Thursday, June 21, 2012

On Hypertext

I'm digging up some posts from previous blogs I've written that I think still have value. This is the first in a series. Originally published in 2011.

In reading Vannevar Bush's 1945 piece, As We May Think, in which he is credited for conceptualizing hypertext "associative indexing," I am struck by one crucial difference between the "trails" of his memex and the hyperlinks of the web circa 2011. In the memex, a trail could be created by the reader as he uncovered interesting links. These trails were primarily there for his own recollection, although they could be shared with others by explicitly exporting them. Content could be published with links embedded by the authors, but they could just as easily create their own that made sense in their specific context. Along with associative links between published documents, readers could contribute their own analysis, excerpts, and annotations in situ, so that a trail captured an association of thought more completely.

In today's web, links are the same for every every reader, placed only by the author. Some pages have a mechanism for reader-created links by means of comments, which invariably come at the bottom of the article, and which are frequently nothing more than spam. In any case, these are public, and difficult for the reader to later reference. Methods for annotation and recording thoughts are crude, through the use of blogs, microblogs (like this one), and social media. In this way, individual links can be shared with others, but the concept of creating custom "trails" of associated content is nascent at best, and fully unrealized at worst.

Bush also talks of people who would actively create these links - "trail blazers." In today's web terms, we would call these people curators or mavens - surfacing the best content through their Twitter streams or blogs. However, these sharing mechanisms are still treating content atomicly, and interestingness has a tendency to surface either very timely or very weird content, such that anyone following a stream of links from a popular aggregation source is likely to still feel lost in a sea of lolcats and headline news. Whether this surfacing is done by an individual or a community, such as reddit, it is still subject to a crude, partial approximation of Bush's vision.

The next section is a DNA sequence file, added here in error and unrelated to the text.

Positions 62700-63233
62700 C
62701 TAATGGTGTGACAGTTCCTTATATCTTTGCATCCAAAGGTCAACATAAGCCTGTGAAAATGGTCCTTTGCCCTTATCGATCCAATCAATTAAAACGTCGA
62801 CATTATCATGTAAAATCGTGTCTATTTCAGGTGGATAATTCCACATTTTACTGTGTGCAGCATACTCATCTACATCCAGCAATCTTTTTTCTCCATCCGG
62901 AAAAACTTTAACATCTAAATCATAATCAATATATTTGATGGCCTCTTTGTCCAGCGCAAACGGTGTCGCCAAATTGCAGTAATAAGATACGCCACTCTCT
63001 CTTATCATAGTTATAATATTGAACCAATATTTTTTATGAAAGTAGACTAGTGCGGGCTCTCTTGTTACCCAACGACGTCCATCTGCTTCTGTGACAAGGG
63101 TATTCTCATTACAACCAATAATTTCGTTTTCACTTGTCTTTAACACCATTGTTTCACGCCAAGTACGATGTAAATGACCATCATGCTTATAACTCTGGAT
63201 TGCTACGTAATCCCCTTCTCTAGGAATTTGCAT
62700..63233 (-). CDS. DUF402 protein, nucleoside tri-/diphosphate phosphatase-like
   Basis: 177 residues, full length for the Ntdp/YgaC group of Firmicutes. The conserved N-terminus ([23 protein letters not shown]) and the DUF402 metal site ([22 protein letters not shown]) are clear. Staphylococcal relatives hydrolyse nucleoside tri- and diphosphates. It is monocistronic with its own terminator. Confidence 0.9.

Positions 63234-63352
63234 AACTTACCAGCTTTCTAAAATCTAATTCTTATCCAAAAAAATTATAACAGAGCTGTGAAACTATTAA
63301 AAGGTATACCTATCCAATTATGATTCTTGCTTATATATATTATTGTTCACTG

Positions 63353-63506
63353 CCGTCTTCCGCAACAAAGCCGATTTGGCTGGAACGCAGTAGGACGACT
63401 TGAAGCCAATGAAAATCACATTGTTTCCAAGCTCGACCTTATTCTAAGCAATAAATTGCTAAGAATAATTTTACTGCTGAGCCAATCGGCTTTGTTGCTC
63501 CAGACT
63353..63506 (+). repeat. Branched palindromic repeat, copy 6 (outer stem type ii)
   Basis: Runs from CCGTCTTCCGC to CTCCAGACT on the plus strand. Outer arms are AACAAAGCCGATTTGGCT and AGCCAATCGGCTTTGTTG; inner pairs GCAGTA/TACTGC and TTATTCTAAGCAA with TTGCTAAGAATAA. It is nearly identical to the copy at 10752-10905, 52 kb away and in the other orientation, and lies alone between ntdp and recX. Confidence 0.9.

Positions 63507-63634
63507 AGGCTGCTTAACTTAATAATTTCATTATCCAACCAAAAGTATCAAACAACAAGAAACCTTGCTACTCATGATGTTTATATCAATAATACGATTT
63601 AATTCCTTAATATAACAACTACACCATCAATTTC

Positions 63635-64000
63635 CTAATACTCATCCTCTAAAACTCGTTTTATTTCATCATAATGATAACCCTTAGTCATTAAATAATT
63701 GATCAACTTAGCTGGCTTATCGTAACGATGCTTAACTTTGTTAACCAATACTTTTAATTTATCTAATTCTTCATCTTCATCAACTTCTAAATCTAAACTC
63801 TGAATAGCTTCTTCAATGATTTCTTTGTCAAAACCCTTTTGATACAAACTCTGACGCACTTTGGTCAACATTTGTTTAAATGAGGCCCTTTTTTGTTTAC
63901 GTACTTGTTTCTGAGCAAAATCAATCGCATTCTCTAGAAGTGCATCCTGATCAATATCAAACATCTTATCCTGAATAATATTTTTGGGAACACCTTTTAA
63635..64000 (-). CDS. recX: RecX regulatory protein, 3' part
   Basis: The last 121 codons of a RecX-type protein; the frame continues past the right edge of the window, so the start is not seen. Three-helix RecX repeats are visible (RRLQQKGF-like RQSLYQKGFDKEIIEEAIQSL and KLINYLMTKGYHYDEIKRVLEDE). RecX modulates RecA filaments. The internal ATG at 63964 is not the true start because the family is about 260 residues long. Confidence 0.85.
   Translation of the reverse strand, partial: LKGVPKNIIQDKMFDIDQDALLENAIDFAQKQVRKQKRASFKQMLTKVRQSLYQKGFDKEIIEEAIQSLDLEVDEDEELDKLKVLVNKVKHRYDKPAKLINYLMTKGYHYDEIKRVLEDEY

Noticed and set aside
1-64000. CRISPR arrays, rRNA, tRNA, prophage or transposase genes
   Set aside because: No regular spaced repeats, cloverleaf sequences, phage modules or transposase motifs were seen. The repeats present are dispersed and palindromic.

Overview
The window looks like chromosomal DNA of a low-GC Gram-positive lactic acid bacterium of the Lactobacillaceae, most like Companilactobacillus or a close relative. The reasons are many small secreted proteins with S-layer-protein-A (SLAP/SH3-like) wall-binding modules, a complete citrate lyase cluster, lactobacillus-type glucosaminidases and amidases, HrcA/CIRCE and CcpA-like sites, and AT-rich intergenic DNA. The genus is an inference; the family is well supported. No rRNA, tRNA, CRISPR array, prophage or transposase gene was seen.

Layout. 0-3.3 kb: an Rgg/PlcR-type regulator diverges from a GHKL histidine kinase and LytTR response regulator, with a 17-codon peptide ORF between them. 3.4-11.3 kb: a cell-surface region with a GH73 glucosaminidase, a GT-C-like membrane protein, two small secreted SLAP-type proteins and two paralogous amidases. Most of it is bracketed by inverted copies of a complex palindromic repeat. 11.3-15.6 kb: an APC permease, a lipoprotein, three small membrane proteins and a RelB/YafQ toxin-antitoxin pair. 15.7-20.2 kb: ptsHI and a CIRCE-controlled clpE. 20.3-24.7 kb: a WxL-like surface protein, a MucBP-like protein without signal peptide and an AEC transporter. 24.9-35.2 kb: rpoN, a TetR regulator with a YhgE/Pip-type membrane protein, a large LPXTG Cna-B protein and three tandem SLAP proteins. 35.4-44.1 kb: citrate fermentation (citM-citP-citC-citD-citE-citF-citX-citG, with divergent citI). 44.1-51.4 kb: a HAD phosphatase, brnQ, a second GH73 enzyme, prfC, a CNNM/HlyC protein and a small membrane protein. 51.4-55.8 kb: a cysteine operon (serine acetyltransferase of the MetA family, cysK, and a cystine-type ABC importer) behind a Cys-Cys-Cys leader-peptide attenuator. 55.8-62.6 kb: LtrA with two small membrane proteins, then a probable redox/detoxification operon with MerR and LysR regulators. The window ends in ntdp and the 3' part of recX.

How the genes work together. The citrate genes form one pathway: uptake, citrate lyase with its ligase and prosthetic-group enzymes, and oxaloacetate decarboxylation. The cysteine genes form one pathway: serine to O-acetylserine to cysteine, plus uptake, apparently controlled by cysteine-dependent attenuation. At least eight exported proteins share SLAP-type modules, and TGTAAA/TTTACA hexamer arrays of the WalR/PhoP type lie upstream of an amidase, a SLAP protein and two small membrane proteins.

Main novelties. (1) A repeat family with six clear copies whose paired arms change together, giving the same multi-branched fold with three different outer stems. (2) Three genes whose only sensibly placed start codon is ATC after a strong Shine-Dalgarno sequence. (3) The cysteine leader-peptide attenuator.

The closest approximation to Bush's memex I can think of are wikis. They consist of vast collections of tightly hyperlinked content, due in part to a culture of what I'll call optimistic linking. That is, since they have a controlled domain and others can author content independently, an author can make any given term into a link. If a document exists for that link, then it is automatically referenced. If it does not exist, another author can come along and create that content. Wikis can range in scope from the "sum of all human knowledge" in the case of Wikipedia, to more narrowly focused around a given community or project, for example sites like pbwiki or wikia, which encourage the creation of new, topical wikis.

However, these still fall short of Bush's ideal. They primarily link to internal content. While they can link to external content, they cannot retain context of linking to an arbitrary point within a page, and - more importantly - they can only link one level deep. After a wiki reader clicks through to an external link, she is not longer on the wiki, and she can no longer create a link to an arbitrary associated page.

It is difficult to add annotations or new analysis. While most wikis are set up to allow anyone to contribute by creating and editing pages, they have a culture of preferring "content" rather than "metacontent". Since any edits made by one author are visible to all, there is a certain self-conscious act of "publishing" involved in editing a wiki. Further, an authors edits can be undone or refined by other authors, making a wiki non-permanent and poorly suited for an author's individual note-taking for later recall.

Is there a need for these additional capabilities? I think it depends on our aims in reading and processing the information we find online. If we are merely flitting from one article to the next, possibly stopping to blog or tweet or comment about it along the way as an aside, never to return or further synthesize the information, then our current scheme is sufficient. If, however, we use the web with a more knowledge- and research-centric orientation, then we will soon find it lacking, particularly for personal recall.

This is the aspect of hypertext that Bush most emphasizes, and one which I think is underrealized and potentially quite valuable. He characterizes his hypertext memex machine as "an enlarged intimate supplement to his memory." For simple facts and figures, a generic web search may prove to be immediate enough. "What's the movie with Tom Hanks and the volleyball?" for example. But for more complex intellectual concepts, a less transient, more personal means of assisting research, recall and serendipitous discovery of information is necessary.

Nicolas Carr excoriates hypertext - and computers generally - in his work "The Shallows," claiming that hyperlinks contribute to shorter attention spans and flighty trains of thought. But he's making observations on the current implementations of hypertext. I take issue with his conclusions even on the basis of the current state of the web in 2011, even given the current state of hypertext. But given the addition of certain key conceptual features, ad-hoc hypertext has the promise of greatly increasing our ability to leverage, process, and synthesize the vast swaths of written knowledge. We must invent the tools to enable us to blaze trails across terra semicognita.

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